Monika believes that she is showing that she is a good employee who cares about her organization in this way. But in actual fact, she has achieved something completely different - her manager feels as if he is being questioned and not accepted and finds it hard to collaborate with Monika. Her manager has even begun to avoid contact with her, as she only talks about things that are wrong. As a result, rather than improving her relationship with her direct supervisor, Monika has destroyed it.

In working together with Monika, we were able to reveal the reality of this fantasy that she had created. She was surprised, as she had not previously noticed that she lives in these imagined stories. She believed the arguments that she herself had created.

Magical thinking prevents people from recognizing that they must change something in their approach and everyday methods. They may have to give up some things and activities and rethink the things that they take on and get involved in. They may, possibly have to improve their skills.

Myth 3

Another of the frequently encountered myths is: "My next project will definitely be easier and will not demand as much time and effort". Living with this myth, people plan unrealistic time for their projects and work - this means unfulfilled promises, unproductive activities and poor results in the long term as well. These people are usually ready to take part in every meeting, even unimportant ones. They do not keep an eye on how much they sleep they get, what or how they eat, or their physical health. They also think that nothing happens unless they are involved.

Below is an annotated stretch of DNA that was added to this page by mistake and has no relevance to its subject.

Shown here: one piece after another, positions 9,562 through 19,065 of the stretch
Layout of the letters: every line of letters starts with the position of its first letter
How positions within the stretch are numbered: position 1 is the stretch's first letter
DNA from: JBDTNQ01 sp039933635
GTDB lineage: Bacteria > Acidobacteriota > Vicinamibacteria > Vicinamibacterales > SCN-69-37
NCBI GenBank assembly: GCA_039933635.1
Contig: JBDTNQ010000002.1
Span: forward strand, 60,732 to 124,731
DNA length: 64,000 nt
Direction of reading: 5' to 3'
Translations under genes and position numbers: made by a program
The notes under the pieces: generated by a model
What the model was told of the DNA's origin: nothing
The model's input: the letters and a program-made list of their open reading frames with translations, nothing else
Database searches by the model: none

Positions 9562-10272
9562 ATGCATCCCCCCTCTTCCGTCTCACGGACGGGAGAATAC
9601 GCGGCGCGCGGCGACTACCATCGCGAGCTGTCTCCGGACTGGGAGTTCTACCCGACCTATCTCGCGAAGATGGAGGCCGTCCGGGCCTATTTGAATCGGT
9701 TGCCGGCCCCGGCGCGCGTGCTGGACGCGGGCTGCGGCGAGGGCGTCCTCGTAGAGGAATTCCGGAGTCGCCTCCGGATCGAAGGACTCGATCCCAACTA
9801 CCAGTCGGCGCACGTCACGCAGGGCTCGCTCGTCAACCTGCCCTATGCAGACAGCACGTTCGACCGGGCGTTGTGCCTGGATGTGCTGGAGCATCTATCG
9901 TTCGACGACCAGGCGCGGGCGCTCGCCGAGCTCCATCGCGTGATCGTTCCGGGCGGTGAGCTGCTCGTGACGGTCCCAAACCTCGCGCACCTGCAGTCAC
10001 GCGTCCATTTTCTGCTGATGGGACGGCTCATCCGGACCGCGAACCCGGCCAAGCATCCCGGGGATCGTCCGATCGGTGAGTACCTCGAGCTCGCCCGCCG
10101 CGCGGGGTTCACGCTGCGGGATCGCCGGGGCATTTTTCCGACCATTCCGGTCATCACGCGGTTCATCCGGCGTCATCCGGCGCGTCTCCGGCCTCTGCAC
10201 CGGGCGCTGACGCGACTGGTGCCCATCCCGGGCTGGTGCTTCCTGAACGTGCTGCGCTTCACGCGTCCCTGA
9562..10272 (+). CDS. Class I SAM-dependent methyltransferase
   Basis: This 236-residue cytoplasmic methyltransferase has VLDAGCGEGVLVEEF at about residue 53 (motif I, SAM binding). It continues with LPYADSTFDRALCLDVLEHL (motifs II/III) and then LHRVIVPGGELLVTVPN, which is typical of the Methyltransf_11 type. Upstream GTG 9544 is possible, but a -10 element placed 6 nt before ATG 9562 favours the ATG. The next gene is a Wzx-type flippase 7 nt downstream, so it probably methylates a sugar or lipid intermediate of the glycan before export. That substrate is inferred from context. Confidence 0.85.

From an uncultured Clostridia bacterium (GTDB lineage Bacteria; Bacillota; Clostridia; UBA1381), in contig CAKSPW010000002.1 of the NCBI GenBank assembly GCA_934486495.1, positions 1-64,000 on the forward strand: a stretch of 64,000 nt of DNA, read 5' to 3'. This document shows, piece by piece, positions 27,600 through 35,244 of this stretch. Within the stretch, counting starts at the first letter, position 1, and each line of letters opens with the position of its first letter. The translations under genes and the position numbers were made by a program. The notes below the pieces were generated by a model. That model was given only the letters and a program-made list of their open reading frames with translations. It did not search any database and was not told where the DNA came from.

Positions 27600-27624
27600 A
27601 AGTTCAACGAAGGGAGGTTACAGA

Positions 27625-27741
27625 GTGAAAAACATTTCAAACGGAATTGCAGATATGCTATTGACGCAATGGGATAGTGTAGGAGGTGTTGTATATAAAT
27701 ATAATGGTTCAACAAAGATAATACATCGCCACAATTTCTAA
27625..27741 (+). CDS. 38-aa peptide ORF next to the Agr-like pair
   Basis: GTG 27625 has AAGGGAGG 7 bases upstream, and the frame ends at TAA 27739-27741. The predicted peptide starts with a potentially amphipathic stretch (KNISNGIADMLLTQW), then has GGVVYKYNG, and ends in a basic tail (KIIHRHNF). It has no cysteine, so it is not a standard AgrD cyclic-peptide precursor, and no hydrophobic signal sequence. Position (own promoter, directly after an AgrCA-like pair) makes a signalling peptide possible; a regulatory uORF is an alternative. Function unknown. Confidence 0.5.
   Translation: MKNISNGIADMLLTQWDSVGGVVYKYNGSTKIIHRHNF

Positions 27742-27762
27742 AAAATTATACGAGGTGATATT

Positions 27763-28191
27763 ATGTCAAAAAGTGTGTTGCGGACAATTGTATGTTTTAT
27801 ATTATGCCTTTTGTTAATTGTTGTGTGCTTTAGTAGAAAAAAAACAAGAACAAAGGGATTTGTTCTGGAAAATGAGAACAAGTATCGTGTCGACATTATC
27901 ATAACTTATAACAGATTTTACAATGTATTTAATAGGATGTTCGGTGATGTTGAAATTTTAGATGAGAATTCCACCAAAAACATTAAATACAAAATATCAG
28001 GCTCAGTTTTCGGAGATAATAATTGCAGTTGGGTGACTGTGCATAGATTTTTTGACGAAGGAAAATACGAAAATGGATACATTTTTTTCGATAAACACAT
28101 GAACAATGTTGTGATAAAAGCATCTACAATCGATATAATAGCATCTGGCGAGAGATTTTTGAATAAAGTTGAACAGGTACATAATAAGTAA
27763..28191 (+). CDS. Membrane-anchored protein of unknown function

Myth 4

And here is the next myth - “The others won't get by without me! That is why I have to get involved in everything and I must know all the details.”

For an insight - an example from my practice.

Ilona is a senior level manager who considers that everything has to be perfect. In her opinion, there will only be a good result if she is involved in absolutely everything, and everything will be as she wishes, and as she has imagined. She checks everything right down to the last detail.

In reality, Ilona uses up a lot of time by going into depth unnecessarily and controlling everything. Her subordinates are unsatisfied and frustrated because they feel that Ilona does not trust them. They consider that Ilona does not support them and distrusts them, and have, therefore, lost motivation and initiative. Ilona’s management is also dissatisfied with this situation. At the same time, Ilona continues living with the conviction that everything at the company will stop without her and participates in meetings during her holidays as well.

Myth 5.

"People will follow my instructions and will do everything that I expect of them" – another myth. If I have decided how things should be done, everybody should observe this and act accordingly. But other people may have a completely different perception of the work or a matter, and their motivation and priorities may be correspondingly different. There may possibly also be external factors which may demand concentration on something completely different. However, people who live these myths do not see this reality. They are convinced that the result can only be achieved in one imagined way. Magical thinking makes them believe this. 

Why does this happen?

Reason 1

Each person has their own justification for such fantasies, depending on their personality and previous experience. One of them is a fear of not being appreciated or accepted; the fear of not being able to prove oneself, that others will not appreciate or accept them. The source of this fear is the inability to accept that you are not ideal and never will be! 

A feeling of relief ensues when a person begins to accept that they can be weak, incapable, ineffective, and can err in particular situations, and that this is only normal. There is no longer a need to prove that one is perfect, because it can be clearly seen that this is not possible.